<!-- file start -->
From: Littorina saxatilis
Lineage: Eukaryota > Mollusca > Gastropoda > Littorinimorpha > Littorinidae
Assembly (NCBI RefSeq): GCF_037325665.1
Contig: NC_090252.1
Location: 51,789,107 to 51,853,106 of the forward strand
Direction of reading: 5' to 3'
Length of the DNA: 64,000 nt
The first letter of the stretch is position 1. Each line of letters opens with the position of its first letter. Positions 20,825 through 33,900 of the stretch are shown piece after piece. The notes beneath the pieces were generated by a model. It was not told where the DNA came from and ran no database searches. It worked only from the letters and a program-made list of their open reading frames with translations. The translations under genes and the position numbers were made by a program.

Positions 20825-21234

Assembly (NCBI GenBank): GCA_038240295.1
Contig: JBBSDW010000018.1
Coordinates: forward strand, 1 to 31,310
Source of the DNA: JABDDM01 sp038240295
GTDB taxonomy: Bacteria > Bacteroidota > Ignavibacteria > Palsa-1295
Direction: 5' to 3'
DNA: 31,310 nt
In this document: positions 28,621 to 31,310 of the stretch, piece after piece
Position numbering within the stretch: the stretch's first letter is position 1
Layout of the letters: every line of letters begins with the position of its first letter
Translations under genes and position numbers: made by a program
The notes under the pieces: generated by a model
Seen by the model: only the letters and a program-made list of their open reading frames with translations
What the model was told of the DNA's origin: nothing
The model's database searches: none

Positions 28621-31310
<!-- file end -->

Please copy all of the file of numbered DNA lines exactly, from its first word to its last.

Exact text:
From: Littorina saxatilis
Lineage: Eukaryota > Mollusca > Gastropoda > Littorinimorpha > Littorinidae
Assembly (NCBI RefSeq): GCF_037325665.1
Contig: NC_090252.1
Location: 51,789,107 to 51,853,106 of the forward strand
Direction of reading: 5' to 3'
Length of the DNA: 64,000 nt
The first letter of the stretch is position 1. Each line of letters opens with the position of its first letter. Positions 20,825 through 33,900 of the stretch are shown piece after piece. The notes beneath the pieces were generated by a model. It was not told where the DNA came from and ran no database searches. It worked only from the letters and a program-made list of their open reading frames with translations. The translations under genes and the position numbers were made by a program.

Positions 20825-21234

Assembly (NCBI GenBank): GCA_038240295.1
Contig: JBBSDW010000018.1
Coordinates: forward strand, 1 to 31,310
Source of the DNA: JABDDM01 sp038240295
GTDB taxonomy: Bacteria > Bacteroidota > Ignavibacteria > Palsa-1295
Direction: 5' to 3'
DNA: 31,310 nt
In this document: positions 28,621 to 31,310 of the stretch, piece after piece
Position numbering within the stretch: the stretch's first letter is position 1
Layout of the letters: every line of letters begins with the position of its first letter
Translations under genes and position numbers: made by a program
The notes under the pieces: generated by a model
Seen by the model: only the letters and a program-made list of their open reading frames with translations
What the model was told of the DNA's origin: nothing
The model's database searches: none

Positions 28621-31310